Gambo Sawaba

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Hajia Gambo Sawaba (1933-2001) was a Nigerian politician and activist who was an important women organizer for the Northern Elements Progressive Union during the Nigerian First Republic. Her political activities during the period earned her persecutions from both the colonial authorities and the native administration and many times it resulted in her being incarcerated. Her biography included notes on several instances of beatings and assaults attributed to the NPC’s Yan Mahaukita.

She was one of the early members of NEPU in Zaria, a party that identified with the working class and poor who became their major support base. Sawaba is also known for some of her charitable causes and also for her views on women's liberation in the arena of politics.

Life

Early life

Sawaba was born to the family of Fatima and Isa Amarteifo. Her father was of Ghanaian origin while her mother was from Nupeland. She was born in 1933 and was originally called Hajaratu but because she was born after a set of twins, she came to be known as Gambo. Her last name was supposedly given to her by Malam Gambo Sawaba, an outstanding member of NEPU in Zaria who was twice elected to the Zaria City Council.

As a young girl, Sawaba got into fights and developed a stubborn streak while also showing affection towards her bullied peers and mentally challenged individuals. She was educated at the Native Authority Primary School in Tudun Wada; however within a spate of a few years starting in 1943; she lost her father and then her mother and cut short her education.

Political career

The political environment in Northern Nigeria was dominated by the Northern peoples Congress who had the support of the leading Emirs in Northern Nigeria and the colonial authorities. The smaller political groups in the region had included: Borno Youth Movement, the United Middle Belt Congress and the Northern Element Progressive Union. These parties were mostly present in various sections of the region. Sawaba belonged to NEPU, a party she joined in Zaria when a local branch was formed. In the beginning the party held secretive meetings to shield their activities from the prying eyes of native authority officials especially the police. NEPU's early message was to rally round the Talakawa in their fight against the colonists and also for their empowerment in a region dominated by the elites or Sarakuna.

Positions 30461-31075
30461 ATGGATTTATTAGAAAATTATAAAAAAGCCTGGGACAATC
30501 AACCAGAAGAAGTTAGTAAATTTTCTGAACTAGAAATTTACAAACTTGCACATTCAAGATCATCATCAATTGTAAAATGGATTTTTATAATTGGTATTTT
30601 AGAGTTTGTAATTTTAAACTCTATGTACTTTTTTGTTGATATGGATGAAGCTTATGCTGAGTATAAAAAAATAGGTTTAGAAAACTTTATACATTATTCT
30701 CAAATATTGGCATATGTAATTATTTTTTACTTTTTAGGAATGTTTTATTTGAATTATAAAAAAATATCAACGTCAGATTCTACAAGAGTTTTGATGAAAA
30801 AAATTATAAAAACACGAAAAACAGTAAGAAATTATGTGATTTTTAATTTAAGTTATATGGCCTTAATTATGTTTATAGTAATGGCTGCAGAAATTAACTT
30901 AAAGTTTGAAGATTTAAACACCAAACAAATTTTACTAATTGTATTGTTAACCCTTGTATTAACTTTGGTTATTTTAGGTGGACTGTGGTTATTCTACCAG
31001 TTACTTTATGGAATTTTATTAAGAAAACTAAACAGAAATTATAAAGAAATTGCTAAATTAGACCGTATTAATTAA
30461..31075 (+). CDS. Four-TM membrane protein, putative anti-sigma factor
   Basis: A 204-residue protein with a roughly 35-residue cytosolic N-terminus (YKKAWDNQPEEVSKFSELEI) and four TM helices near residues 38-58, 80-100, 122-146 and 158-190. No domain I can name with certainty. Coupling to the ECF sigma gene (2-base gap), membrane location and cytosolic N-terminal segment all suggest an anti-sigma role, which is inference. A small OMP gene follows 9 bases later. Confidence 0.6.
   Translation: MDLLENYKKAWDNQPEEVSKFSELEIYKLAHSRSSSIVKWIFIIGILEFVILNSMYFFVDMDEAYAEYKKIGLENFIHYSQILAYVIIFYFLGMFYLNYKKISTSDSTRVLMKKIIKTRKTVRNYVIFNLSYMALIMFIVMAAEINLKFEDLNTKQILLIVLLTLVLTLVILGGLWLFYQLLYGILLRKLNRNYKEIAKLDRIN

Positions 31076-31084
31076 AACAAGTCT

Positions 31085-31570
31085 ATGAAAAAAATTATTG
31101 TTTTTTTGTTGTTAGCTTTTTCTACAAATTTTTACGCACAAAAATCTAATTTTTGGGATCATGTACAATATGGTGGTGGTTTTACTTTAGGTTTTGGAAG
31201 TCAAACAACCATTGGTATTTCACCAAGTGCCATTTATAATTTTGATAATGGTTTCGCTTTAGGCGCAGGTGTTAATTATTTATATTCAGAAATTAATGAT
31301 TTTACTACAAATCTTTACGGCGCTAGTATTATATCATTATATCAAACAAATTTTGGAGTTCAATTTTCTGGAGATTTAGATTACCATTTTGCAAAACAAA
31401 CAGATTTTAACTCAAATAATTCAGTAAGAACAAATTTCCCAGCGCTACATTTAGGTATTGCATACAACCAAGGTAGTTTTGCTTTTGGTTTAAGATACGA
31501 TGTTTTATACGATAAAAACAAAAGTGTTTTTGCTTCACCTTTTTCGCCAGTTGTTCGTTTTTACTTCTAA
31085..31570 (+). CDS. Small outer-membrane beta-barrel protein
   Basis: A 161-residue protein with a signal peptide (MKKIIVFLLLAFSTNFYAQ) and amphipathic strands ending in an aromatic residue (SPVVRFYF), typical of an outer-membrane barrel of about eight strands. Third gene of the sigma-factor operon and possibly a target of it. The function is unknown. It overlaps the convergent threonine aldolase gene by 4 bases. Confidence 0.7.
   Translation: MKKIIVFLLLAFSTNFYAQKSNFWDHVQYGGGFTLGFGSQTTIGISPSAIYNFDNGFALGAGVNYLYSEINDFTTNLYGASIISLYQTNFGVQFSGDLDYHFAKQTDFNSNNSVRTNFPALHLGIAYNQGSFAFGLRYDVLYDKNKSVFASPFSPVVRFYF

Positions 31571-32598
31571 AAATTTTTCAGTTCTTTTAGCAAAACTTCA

The Zaria branch held meetings at the house of Mohammed Alangade, apart from stating their goals inline with the official policies of the party as declared in a doctrine called the Sawaba doctrine of freedom and liberation, the branch also pursued a anti-corruption campaign.

After registering with the party, Sawaba was made the women's leader of the Sabon Gari branch. For about three months, she left Zaria for Abeokuta to meet Funmilayo Kuti after reading about her exploits in Abeokuta in her struggle for womens right in tax matters and the brief exile of Oba Ladapo Ademola as a result.

Back in Zaria, during a political lecture, when the fear of political victimisation abound and many males held their tongues and chose not to speak out politically, she climbed unto the rostrum to speak, challenging her male colleagues. On that same day, a speaker and NEPU member named Gambo Sawaba gave her the name Sawabiya, meaning the redeemer, the name was later shortened to the masculine, Sawaba. Her rising political profile increased when she started mobilizing b going door to door to meet with women who were prevented from going to political activities because of Purdah. She also attended NEPU classrooms taught by leaders such as Aminu Kano.

Her first political incident with the law occurred in Kano where she was sent to help NEPU with canvassing for women support. As soon as the reports of her activities reached the emir, she was arrested and tried by an Alkali court. She was convicted and sent to prison where a certain warden deemed to be a lesbian was accused of misusing her powers. Sawaba used some of her tricks to get the warden fired. After her release, she went public with the appalling prison conditions but that also got her and a a reporter arrested again. She was later asked to leave Kano by the Emir.

Through the first republic, she continued with her political activities sometimes suffering humiliating punishments from oppositions thugs. She supported women's right to vote and was elected leader of the women's wing of NEPU.

Post-first republic

During the second republic, Sawaba was a member of the Great Nigeria Peoples Party and served as a deputy national chairman. In the 1970s, she worked as a contractor, prior to which she was involved in small scale trading.

She is a philanthropist and over the years has concentrated her efforts into providing care for homeless children and the poor.

Personal life

Sawaba's first marriage was to Abubakar Garba Bello when she was 13 years old. Bello was a World War II veteran but around the time of their first pregnancy and child birth, Abubakar disappeared. Both Abubakar and Sawaba had a child, Bilikisu. Her next marriage was to Hamidu Gusau, the marriage was sometimes tempestuous as the couple sometimes engaged in fighting each other. She later went through two other marriages.


Further reading

  • 'Unrepentant Activist', TheWeek, Jul 13, 1998